There are various activities to reduce poverty in China. Large corporations like Alibaba, for example, participate in public-private partnerships in which they support local administrative units in poor areas. They help to teach tens of thousands of farmers how to market their products via the Internet and to set up digitalized supply chains. Wanting to reduce poverty by promoting the commercialization of agriculture and entrepreneurship is a neoliberal program. The Chinese government is putting great pressure on rich people and corporations to support such programs. When US billionaires Bill Gates and Warren Buffett invited 50 wealthy Chinese to a meeting in Beijing in 2010 to convince them of philanthropy, most of them reacted cautiously. The paternalistic tradition of state socialism and the „wild capitalism“ of the early years of „reform and opening“ had not encouraged the inclination to make large private donations.
In the meantime, the government is propagating the model of entrepreneurship that combines the pursuit of profit with philanthropy. In December of last year, Xi demonstratively visited the Nantong Museum, founded by the major entrepreneur Zhang Jian (1853–1926) in the eastern Chinese city of the same name. Zhang used his fortune to help set up several universities. Redistribution through taxation has so far not played a major role in China. According to the International Monetary Fund, the share of tax revenue in the gross domestic product in China is 28.2 percent, less than in the USA (31.8 percent) and the average for the OECD countries (40.3 percent). The government still generates a large part of the state revenue from the state sector and monopolies. An inheritance tax has been discussed several times, but has not yet been introduced. After the extensive expropriations of the Mao era, a new class of capitalists emerged in the 1980s. Quite a few of the new capitalists had gone from poor peasants to millionaires. There is now a so-called second rich generation who inherited their fortune from their parents.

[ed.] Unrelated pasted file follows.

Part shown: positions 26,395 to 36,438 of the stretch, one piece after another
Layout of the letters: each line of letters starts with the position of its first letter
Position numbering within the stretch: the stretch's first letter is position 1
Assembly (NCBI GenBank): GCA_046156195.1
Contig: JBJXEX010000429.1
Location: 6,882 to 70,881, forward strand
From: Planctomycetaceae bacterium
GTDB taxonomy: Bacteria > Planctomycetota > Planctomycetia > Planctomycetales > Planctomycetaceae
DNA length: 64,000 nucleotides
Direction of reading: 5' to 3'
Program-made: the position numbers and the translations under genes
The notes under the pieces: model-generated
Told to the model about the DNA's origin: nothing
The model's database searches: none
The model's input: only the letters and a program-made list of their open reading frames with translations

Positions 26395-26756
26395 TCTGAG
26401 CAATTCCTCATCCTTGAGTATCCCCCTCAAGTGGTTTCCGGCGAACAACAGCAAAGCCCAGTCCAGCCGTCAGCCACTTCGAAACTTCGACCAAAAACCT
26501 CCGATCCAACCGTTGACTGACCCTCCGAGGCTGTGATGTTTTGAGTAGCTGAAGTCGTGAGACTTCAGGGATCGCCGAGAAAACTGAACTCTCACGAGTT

In China, there is currently no uniform tax on property ownership. The government has made Shanghai and Chongqing model cities to test the effects of the introduction of such a tax. Local experimentation with pilot projects is common in China before the central government decides on a nationwide measure. In Shanghai, the tax rate was set at 0.4 to 0.6 percent of the property’s last sale price, but this only applies to luxury properties. In China, however, only the property belongs to the owners; the land is state property. For the local administration, leasing the land is a key source of income – it is unlikely that they would have an interest in more regulation of the real estate sector, even though they are supposed to build more social housing at the behest of the state.